Share This Page

The Thursday wrap

| Wednesday, April 3, 2013, 9:00 p.m.

Gather 'round, boys and girls, and learn from the spender in chief how to budget. That's right. President Obama has designated April as “National Financial Capability Month,” during which his administration, among other goals, wants to teach young people “how to budget responsibly.” Seriously. “My administration continues to encourage responsibility at all levels of our financial system,” says Mr. Obama — who has added $6 trillion to the nation's debt since he took office. Total debt per U.S. household is estimated at $53,000 (not including unfunded entitlement liabilities, of course). How much more liberal “responsibility” can Americans tolerate? ... Among lawsuits generated by ObamaCare, there's this curious item filed by the Pacific Legal Foundation: The Affordable Care Act doesn't pass constitutional muster because the bill originated in the Senate, not the House, where bills raising revenues must begin. That much was made clear last summer when Chief Justice John G. Roberts Jr. defined ObamaCare as a federal tax, not a mandate, The Washington Times writes. Indeed, the courts have much unfinished business with this abomination. ... And speaking of abominations, the late Hugo Chavez looms larger than life in the Venezuelan campaign of his ex-bus driver protege, acting President Nicolas Maduro, who calls Mr. Chavez “the prophet of Christ on this Earth” who left his people “the greatest inheritance of all: a free and independent nation on the path toward socialism.” Mr. Maduro is leading challenger Henrique Capriles by 14 percentage points. More's the pity for Venezuelans in this socialist stronghold that has trouble enough just keeping the lights on.

TribLIVE commenting policy

You are solely responsible for your comments and by using TribLive.com you agree to our Terms of Service.

We moderate comments. Our goal is to provide substantive commentary for a general readership. By screening submissions, we provide a space where readers can share intelligent and informed commentary that enhances the quality of our news and information.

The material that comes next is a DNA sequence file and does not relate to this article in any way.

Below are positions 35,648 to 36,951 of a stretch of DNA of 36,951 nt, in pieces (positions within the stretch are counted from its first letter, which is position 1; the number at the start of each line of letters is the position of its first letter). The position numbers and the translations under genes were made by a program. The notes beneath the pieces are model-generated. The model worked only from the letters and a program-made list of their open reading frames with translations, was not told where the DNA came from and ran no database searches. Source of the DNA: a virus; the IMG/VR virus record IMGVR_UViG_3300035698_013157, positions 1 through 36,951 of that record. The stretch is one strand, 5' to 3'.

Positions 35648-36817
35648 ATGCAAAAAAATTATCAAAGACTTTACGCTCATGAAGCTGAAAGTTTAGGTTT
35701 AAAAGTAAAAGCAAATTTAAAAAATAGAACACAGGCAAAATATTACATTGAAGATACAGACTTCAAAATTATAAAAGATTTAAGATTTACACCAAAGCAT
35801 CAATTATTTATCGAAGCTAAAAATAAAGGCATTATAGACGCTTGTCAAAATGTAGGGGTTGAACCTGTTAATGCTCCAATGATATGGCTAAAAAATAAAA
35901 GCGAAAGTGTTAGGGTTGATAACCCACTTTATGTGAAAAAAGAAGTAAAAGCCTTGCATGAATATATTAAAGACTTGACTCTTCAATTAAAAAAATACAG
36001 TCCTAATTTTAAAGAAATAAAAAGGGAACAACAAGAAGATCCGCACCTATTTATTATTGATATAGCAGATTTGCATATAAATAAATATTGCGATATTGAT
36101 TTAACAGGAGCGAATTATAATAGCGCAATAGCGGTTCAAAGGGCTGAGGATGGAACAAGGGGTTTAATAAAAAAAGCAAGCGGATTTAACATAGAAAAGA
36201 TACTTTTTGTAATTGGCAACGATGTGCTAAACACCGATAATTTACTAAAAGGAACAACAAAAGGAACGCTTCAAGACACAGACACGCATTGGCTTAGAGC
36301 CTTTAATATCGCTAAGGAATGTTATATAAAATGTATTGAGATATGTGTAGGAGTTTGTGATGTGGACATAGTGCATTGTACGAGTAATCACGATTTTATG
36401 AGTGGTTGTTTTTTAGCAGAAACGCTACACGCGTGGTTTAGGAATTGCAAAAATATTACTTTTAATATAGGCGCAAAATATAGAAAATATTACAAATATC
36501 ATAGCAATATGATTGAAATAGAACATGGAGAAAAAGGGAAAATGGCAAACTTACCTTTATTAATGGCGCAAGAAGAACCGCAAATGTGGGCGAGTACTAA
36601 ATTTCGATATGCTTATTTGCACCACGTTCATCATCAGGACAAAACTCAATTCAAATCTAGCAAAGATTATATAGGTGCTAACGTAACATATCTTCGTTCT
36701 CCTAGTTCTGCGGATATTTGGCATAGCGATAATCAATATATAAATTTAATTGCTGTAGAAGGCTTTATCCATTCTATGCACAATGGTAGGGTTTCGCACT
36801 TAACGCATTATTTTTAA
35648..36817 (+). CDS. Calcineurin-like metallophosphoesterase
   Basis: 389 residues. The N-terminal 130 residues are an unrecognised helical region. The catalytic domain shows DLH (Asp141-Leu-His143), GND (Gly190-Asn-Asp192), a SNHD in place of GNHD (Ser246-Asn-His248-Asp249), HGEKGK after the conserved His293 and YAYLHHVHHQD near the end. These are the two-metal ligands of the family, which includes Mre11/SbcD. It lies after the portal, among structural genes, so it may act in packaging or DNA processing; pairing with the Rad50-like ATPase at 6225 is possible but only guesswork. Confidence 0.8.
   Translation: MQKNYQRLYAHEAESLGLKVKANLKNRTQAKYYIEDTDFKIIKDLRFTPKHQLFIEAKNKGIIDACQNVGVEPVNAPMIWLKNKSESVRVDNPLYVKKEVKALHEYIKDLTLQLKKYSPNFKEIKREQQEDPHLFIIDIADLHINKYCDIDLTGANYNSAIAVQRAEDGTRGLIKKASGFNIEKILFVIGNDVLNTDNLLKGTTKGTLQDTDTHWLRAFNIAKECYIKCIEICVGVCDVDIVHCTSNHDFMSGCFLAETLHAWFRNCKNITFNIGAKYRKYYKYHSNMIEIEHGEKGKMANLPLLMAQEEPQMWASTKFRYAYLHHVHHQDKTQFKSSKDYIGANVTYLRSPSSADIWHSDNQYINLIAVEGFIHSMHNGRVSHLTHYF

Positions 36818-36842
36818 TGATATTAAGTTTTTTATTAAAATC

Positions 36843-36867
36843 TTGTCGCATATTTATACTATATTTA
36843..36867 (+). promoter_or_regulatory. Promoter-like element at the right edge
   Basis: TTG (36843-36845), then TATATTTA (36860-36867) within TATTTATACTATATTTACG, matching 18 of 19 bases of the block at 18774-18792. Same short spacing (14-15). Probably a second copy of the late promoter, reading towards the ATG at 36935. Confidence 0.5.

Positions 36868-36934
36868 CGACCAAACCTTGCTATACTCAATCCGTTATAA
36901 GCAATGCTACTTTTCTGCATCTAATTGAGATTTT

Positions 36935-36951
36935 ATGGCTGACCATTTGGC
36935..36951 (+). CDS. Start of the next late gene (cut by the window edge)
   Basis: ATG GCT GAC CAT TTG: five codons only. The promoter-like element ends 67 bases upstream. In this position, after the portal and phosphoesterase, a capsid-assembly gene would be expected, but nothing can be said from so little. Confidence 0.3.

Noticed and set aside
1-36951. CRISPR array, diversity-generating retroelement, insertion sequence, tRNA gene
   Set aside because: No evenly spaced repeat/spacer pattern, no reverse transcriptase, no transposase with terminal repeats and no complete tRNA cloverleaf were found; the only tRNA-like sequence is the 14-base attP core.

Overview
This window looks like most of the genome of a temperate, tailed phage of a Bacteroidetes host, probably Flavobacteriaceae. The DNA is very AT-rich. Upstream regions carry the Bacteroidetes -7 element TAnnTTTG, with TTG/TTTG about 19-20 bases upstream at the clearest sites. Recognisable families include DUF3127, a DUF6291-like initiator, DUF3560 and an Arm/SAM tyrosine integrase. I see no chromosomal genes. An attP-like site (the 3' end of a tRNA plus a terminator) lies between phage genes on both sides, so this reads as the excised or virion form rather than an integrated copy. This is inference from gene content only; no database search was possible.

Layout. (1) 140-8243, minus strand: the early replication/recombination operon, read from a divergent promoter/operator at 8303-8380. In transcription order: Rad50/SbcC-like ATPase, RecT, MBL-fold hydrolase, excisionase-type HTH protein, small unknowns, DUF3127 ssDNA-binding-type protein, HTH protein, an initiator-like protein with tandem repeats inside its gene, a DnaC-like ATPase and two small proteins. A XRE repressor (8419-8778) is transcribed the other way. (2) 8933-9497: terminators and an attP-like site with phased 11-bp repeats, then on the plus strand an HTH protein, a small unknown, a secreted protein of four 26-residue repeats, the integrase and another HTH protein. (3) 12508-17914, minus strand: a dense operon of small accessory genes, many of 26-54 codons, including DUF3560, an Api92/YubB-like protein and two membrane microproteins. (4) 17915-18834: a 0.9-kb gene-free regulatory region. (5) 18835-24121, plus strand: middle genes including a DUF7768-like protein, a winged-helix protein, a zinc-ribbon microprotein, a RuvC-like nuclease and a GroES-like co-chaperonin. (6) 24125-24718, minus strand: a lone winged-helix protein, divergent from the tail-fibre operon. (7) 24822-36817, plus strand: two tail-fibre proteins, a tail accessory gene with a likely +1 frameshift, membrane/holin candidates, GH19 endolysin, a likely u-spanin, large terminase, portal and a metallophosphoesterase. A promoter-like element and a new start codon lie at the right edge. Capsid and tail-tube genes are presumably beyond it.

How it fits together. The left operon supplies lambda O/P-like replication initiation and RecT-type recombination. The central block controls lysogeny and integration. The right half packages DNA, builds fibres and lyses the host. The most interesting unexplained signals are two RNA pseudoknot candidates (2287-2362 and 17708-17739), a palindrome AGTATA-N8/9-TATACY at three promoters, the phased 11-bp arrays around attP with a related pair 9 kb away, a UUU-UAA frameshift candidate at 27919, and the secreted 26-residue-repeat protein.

While most comments will be posted if they are on-topic and not abusive, moderating decisions are subjective. We will make them as carefully and consistently as we can. Because of the volume of reader comments, we cannot review individual moderation decisions with readers.

We value thoughtful comments representing a range of views that make their point quickly and politely. We make an effort to protect discussions from repeated comments either by the same reader or different readers

We follow the same standards for taste as the daily newspaper. A few things we won't tolerate: personal attacks, obscenity, vulgarity, profanity (including expletives and letters followed by dashes), commercial promotion, impersonations, incoherence, proselytizing and SHOUTING. Don't include URLs to Web sites.

We do not edit comments. They are either approved or deleted. We reserve the right to edit a comment that is quoted or excerpted in an article. In this case, we may fix spelling and punctuation.

We welcome strong opinions and criticism of our work, but we don't want comments to become bogged down with discussions of our policies and we will moderate accordingly.

We appreciate it when readers and people quoted in articles or blog posts point out errors of fact or emphasis and will investigate all assertions. But these suggestions should be sent via e-mail. To avoid distracting other readers, we won't publish comments that suggest a correction. Instead, corrections will be made in a blog post or in an article.